Whether an online will is valid in North Carolina depends on what you mean by “online will.” Although it is possible to download and print out generic, boilerplate forms as a will, any last will and testament that exists only digitally (as an electronic document, an audio or video recording, or an online image) is not considered valid in this state.

Can I Save Money By Using an Online Will Creation Service?

There are ads all over the internet claiming that you can use their services to create an online will for much less than it would cost to do so using an estate planning attorney. While it is true that the upfront cost to create a will in this way might be lower, is it worth it to wonder whether your will is valid and whether your loved ones will actually be taken care of after you are no longer around to take care of them?

A generic, online will creation service cannot advise you as to the best way to create your will according to your particular circumstances. Every person and every family are different, but an online will generator is likely to treat everyone as if their circumstances are the same. An experienced estate planning attorney, however, can take every aspect of your situation into consideration in advising you on the best way to create your will to ensure that it is legally binding and that it does what you want it to do, which is to make sure that your wishes are clear and are followed, and that your loved ones are not left in financial and emotional chaos trying to implement a will that did not fit the circumstances.

Are Digital Wills Legal in North Carolina?

North Carolina law requires that a hard copy of a will be signed by the testator (the person the will is for) and two witnesses while in each other’s presence and notarized. Electronic documents, audio or video recordings, or other digital files are not recognized as valid wills in North Carolina.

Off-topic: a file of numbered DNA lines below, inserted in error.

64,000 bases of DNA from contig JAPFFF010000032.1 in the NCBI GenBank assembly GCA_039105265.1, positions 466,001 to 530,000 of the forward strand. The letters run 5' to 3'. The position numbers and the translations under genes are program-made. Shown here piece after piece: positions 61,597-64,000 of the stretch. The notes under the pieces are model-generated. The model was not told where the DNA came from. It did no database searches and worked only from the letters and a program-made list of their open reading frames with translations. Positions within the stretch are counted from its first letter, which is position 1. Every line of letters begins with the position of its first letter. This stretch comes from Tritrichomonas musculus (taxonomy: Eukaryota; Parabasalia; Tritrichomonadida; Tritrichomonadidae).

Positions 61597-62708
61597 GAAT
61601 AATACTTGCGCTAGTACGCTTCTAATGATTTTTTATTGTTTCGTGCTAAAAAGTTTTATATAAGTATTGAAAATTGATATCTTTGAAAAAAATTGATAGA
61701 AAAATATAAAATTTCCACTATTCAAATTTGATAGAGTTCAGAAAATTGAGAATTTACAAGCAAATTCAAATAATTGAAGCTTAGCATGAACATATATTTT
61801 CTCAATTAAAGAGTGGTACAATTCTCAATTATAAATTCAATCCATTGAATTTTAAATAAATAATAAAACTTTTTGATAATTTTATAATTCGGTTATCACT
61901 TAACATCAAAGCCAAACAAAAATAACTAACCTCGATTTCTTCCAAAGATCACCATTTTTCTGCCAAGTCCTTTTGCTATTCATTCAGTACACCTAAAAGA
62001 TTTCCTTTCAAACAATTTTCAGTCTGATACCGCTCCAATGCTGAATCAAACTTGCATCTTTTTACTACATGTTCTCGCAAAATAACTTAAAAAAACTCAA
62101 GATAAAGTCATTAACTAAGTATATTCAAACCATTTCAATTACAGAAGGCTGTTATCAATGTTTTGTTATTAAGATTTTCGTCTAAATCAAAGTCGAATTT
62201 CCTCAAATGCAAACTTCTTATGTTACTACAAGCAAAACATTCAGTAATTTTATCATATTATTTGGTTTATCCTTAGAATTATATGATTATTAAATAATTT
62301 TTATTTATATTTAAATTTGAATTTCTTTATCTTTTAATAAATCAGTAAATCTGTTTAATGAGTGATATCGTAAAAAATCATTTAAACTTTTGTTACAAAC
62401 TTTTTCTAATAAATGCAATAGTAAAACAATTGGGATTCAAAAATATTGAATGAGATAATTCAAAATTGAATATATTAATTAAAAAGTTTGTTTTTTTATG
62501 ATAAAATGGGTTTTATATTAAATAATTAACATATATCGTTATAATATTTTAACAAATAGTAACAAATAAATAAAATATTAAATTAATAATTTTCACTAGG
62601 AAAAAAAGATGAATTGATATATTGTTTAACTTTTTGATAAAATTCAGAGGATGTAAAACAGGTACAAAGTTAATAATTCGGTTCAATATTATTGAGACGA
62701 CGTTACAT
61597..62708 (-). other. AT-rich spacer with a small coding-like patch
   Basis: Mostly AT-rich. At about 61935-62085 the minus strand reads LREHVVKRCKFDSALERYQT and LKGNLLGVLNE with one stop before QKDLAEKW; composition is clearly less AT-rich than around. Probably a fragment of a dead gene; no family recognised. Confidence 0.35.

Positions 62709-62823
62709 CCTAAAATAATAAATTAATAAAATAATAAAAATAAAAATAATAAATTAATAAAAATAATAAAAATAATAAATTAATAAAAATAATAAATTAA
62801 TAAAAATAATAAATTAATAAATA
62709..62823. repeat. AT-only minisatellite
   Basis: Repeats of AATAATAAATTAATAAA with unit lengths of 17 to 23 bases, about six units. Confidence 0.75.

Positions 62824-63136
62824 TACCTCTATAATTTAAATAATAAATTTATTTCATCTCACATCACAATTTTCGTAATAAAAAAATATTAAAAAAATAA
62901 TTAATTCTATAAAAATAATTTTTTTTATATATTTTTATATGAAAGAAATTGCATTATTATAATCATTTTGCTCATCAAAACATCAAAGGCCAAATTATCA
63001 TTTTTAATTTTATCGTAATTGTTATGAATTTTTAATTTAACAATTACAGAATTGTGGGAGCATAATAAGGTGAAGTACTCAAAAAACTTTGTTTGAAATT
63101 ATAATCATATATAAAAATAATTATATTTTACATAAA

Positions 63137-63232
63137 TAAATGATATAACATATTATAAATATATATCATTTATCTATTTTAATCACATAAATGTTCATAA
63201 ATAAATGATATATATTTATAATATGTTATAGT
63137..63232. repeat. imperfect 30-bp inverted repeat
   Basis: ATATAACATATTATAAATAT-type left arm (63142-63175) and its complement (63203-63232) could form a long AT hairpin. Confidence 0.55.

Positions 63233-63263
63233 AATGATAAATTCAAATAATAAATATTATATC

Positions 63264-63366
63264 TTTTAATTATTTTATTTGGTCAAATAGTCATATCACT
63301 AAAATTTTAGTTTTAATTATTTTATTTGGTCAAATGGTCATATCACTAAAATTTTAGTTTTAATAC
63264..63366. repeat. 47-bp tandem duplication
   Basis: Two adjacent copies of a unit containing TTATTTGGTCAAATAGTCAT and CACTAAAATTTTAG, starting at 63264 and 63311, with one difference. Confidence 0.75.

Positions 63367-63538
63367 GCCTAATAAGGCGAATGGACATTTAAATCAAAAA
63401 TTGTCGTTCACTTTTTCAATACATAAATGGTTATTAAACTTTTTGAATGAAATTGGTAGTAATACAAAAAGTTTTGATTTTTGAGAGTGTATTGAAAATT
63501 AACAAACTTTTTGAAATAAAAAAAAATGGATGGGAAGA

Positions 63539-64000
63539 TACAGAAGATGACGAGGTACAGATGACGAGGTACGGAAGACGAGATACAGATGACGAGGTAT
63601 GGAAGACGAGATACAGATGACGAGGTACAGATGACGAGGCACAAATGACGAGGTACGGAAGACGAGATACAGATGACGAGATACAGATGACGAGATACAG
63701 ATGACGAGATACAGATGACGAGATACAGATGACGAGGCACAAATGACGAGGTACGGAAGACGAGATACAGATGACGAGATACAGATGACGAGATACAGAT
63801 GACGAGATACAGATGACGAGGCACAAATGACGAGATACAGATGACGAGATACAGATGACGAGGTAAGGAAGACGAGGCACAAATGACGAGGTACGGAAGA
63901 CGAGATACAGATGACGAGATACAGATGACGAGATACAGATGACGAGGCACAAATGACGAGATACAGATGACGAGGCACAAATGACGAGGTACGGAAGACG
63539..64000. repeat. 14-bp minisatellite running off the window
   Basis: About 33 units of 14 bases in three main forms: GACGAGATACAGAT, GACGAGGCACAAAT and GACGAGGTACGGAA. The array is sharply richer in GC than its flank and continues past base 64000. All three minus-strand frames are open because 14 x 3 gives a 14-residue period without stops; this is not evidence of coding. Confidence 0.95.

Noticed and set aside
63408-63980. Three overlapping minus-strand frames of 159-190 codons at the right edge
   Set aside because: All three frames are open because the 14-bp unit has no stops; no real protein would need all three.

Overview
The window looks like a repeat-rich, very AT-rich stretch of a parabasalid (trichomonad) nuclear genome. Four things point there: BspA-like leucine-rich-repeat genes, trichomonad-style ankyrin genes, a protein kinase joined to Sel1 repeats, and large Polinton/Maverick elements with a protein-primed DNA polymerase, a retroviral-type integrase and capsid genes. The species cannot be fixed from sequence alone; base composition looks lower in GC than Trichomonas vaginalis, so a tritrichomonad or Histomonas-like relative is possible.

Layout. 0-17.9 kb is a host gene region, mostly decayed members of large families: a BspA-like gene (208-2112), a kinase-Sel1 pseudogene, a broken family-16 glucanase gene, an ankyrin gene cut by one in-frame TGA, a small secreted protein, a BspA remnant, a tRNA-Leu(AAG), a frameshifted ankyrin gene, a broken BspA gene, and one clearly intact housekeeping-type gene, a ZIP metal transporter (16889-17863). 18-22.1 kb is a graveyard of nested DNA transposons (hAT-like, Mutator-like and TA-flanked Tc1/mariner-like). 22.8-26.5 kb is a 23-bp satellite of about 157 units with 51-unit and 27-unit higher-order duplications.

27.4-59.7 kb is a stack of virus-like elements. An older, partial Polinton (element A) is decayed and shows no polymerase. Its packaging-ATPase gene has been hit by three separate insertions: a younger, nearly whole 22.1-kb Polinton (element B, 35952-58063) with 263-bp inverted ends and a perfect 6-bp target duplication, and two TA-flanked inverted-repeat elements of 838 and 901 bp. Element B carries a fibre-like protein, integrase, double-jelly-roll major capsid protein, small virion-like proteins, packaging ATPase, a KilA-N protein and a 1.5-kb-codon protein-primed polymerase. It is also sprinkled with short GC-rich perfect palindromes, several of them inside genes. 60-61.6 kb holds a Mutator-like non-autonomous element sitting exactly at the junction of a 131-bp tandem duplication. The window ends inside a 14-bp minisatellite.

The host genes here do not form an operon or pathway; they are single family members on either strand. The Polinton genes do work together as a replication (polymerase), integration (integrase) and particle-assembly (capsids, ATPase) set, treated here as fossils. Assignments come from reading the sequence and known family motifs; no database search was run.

What Happens if My Online Will is Determined to Be Invalid?

If you create an online will that ends up being deemed invalid in the state of North Carolina, you will be determined to have died without a will, which is called dying intestate. Your estate will have to go through the probate process, and your assets and property will eventually be distributed according to the laws of intestacy, instead of according to your wishes. If you wanted your spouse to inherit everything, for example, but your online will is ignored by the court, your spouse will only be entitled to the first $30,000 of your estate and will be required to split the rest with other family members. Creating a last will and testament, and even better a trust, with the help of an experienced estate planning attorney will ensure that your wishes are followed and that your loved ones are taken care of after you are gone.